Microbial Pharmacology and Population Biology (MicroPop)
MicroPop focus on two main topics:
1. Evolution, selection, and spread of antibiotic resistance: It is clear that the frequency of antimicrobial drug resistance in the community is associated with the total level of antimicrobial consumption. Not so clear is the association between reduced consumption levels and subsequent reduction in the frequency of resistance. We focus on different processes that may counteract the reversal of antimicrobial resistance in drug free environments such as the biological cost of resistance, horizontal gene transfer, and genetic stability of resistance determinants. We are currently expanding our activities to include approaches for optimized antimicrobial treatment informed by principles of evolutionary and population biology and the transmission dynamics of antimicrobial resistance genes/elements in bacterial populations.
2. Mechanistic and evolutionary consequences of bacterial recombination: Horizontal gene transfer (HGT) in bacteria plays a major role in adaptive evolution exemplified by the evolution, spread and selection for antibiotic resistance determinants. For two out of three described mechanisms of HGT, conjugation and transduction, gene recruitment through recombination is likely a coincidental byproduct of plasmids’ and phages’ need for continuous transmission to new hosts. The third mechanism of HGT, natural transformation, is a complex mechanism for DNA uptake that requires the concerted action of many chromosomal genes. On first consideration it appears evident that this mechanism for HGT has evolved to “sample the available sequence space” in order to increase the adaptation rates of transformable strains. However, other hypotheses exist for both the evolution and the maintenance of natural transformation in bacteria. We are currently testing a number of these hypotheses both experimentally and theoretically. We are also interested in the mechanistic basis of bacterial recombination and how it affects genetic diversity in microbes.
MicroPop closely collaborates and shares lab-space and facilities at the Department of Pharmacy with the Infection Biology research group, headed by Dr. Soren Abel (Centre for Molecular Medicine Norway).
Di Luca MC., Sørum V., Starikova I., Klos J., Hülter N., Naseer U., Johnsen PJ., Samuelsen Ø. Low biological cost of carbapenemase producing plasmids following transfer from Klebsiella pneumonia to Escherichia coli. J Antimicrob Chemother. 2017 Jan;72(1):85-89.
Harms K., Lunnan A.,Hülter N., Mourier T., Vinner L., Andam C.P., Marttinen P., Fridholm H., Hansen A.J., Hanage W.P., Nielsen K.M., Willerslev E., Johnsen P.J. Substitutions of short heterologous DNA segments of intra- or extragenomic origins produce clustered genomic polymorphisms. Proc Natl Acad Sci U S A. 2016 Dec 27;113(52):15066-15071.
Engelstädter J., Harms K., Johnsen PJ. The evolutionary dynamics of integrons in changing environments ISME J, 2016, Jun;10(6):1296-307.
Ambur OH., Engelstädter J., Johnsen PJ., Miller EL., Rozen DE. Steady at the wheel: conservative sex and the benefits of natural transformation. Philos Trans R Soc Lond B Biol Sci. 2016 Oct 19;371(1706). pii: 20150528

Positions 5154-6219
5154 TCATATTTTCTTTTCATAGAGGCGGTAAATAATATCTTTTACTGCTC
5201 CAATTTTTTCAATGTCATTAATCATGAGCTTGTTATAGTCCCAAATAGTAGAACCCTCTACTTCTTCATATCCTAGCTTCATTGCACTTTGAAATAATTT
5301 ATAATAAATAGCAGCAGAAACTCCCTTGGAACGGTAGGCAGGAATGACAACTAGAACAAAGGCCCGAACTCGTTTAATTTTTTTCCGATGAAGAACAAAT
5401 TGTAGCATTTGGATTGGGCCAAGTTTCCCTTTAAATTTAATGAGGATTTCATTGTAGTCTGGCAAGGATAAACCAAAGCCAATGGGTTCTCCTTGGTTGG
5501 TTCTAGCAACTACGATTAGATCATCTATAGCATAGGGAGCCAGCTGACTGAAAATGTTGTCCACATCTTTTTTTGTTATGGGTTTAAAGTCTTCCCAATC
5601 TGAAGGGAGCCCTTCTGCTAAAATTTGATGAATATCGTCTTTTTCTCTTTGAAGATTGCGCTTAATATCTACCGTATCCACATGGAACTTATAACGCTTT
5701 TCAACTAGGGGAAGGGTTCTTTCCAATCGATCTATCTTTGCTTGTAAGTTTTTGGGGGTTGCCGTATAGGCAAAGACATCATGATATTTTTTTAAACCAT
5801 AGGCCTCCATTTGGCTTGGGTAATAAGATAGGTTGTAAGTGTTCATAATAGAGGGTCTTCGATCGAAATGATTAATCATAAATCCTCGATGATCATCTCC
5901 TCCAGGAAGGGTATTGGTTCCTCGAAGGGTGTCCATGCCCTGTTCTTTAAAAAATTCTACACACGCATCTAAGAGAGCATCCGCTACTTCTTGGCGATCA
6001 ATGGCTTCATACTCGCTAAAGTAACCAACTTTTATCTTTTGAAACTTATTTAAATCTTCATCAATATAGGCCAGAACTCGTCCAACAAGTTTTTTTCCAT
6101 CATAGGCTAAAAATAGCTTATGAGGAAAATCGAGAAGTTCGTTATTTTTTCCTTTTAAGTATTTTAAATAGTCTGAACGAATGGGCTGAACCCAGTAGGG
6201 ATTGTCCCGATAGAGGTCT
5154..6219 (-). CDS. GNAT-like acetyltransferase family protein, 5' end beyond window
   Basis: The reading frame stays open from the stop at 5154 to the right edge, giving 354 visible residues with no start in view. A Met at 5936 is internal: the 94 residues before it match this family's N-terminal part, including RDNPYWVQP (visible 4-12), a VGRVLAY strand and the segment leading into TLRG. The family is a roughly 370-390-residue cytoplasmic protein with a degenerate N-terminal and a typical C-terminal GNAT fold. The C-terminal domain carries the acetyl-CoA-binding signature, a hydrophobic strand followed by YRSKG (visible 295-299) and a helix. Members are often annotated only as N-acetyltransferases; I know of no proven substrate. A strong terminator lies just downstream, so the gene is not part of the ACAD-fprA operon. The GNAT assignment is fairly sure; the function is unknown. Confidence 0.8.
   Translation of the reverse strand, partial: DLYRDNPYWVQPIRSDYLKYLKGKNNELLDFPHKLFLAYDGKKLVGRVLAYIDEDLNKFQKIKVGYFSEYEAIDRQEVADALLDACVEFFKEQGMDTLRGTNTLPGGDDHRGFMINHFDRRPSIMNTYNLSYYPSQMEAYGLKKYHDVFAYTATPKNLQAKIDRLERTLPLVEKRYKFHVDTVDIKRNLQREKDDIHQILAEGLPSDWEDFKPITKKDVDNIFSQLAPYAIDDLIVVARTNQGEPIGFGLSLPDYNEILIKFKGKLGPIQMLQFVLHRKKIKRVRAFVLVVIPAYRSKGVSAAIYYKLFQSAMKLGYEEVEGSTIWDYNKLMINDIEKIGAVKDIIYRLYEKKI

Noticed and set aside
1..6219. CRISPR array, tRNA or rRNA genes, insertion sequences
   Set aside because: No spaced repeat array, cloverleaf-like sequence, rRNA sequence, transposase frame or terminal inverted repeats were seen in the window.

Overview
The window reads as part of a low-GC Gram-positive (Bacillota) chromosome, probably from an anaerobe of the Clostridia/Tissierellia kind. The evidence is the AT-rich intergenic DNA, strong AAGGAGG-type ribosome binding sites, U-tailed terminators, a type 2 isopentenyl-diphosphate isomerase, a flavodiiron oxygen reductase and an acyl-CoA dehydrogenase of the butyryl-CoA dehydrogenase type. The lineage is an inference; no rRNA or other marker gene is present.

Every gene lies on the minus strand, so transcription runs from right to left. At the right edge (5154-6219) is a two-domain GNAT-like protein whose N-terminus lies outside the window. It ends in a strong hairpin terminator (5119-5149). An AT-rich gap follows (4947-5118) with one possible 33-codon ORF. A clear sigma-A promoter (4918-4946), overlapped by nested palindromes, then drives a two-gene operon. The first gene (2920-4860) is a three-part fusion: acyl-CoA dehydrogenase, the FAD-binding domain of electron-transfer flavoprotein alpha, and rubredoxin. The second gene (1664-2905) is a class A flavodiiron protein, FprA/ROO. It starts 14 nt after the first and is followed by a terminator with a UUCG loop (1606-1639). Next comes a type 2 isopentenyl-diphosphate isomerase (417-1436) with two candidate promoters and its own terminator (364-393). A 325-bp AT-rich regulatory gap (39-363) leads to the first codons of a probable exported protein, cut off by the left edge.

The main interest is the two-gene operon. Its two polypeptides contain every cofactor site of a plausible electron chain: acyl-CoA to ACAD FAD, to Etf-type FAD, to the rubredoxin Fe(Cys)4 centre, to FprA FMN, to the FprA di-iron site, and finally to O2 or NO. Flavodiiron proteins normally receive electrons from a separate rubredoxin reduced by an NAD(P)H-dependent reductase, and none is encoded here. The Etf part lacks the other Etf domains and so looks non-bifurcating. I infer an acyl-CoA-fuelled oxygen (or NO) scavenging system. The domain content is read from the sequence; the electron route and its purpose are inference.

Utnes A., Sorum V., Hulter N., Primicerio R., Kloos J., Nielsen K.M., andP. J. Johnsen. Growth phase specific evolutionary benefits of natural transformation in Acinetobacter baylyi. ISME J, 2015;advance online publication 7 April 2015; doi: 10.1038/ismej.2015.35
Levin B. R., Baquero F., and P. J. Johnsen. A Model-Guided Analysis and Perspective on the Evolution and Epidemiology of Antibiotic Resistance and its Future. Current Opin Microbiol. 2014: Jun;19:83-9.
Overballe-Petersen S., Harms K*., Orlando L. A., Mayar J. V., Rasmussen S., Dahl T. W., Rosing M. T., Poole A. M., Sicheritz-Ponten T., Brunak S., Inselmann S., de Vries J., Wackernagel W., Pybus O. G., Nielsen R., Johnsen P. J., Nielsen K. M., and Willerslev E. Bacterial natural transformation by highly fragmented and damaged DNA. Proc Natl Acad Sci U S A. 2013: 110(49):19860-5. doi: 10.1073/pnas.1315278110. Epub 2013 Nov 18
Starikova I., Al-Haroni M., Werner G., Roberts A. P., Sørum V., Nielsen K.M., and P. J. Johnsen. * Fitness costs of mobile genetic elements in Enterococcus faecium and Enterococcus faecalis.J Antimicrob Chemother. 2013 Dec;68(12):2755-65. Epub 2013 Jul 5.
StarikovaI., Harms K., Lunde T. M., Haugen P., Primicerio R., Samuelsen Ø., Nielsen K. M, and P. J. Johnsen. 2012. A trade-off between the fitness cost of functional integrases and long-term stability of integrons. PloS Pathog.8(11):e1003043.
Pål J. Johnsen, Professor and group leader
Raul Primicerio, Associate Professor
Ørjan Samuelsen, Professor (20%) and Norwegian National Advisory Unit on Detection of Antimicrobial Resistance, University Hospital of North Norway.
Elizabeth Aarag Fredheim, Scientist and Lab Manager
Nicole Podnecky, Postdoctoral Fellow
Joäo Pedro Alves Gama, Postdoctoral fellow
Klaus Harms, Researcher/Research associate
Vidar Sørum, Postdoctoral Fellow
Julia Kloos, PhD student
Jónína Gudmundsdóttir, PhD student
Emma Lu Øynes, Medical Student Research Programme
Jessica N. Tran, Master of Pharmacy student
Marie Hella Lindberg, Project coordinator
Former Group Members:
Dr. Nils Hülter
Dr. Irina Starikova
Dr. Ane Utnes
Dr. Maria Chiara de Luca
Mikkel Meyn Liljegren, Msc
Kristina B. Pedersen, Msc
Asbjørn Lunnan, Msc
Lilli Nguyen, Msc
Jonathan Nguyen, Msc
Gina Pat, Msc
Mari Norvik, Msc
Joachim Hegstad, Msc
Tammy Nguyen, Msc
Cho Kit Lam, Msc
Sanne E. Valla, Msc
Camilla R. Hasund, Msc
Christopher Fröhlich, Erasmus+ student
Tracy T. M. Lunde, PhD student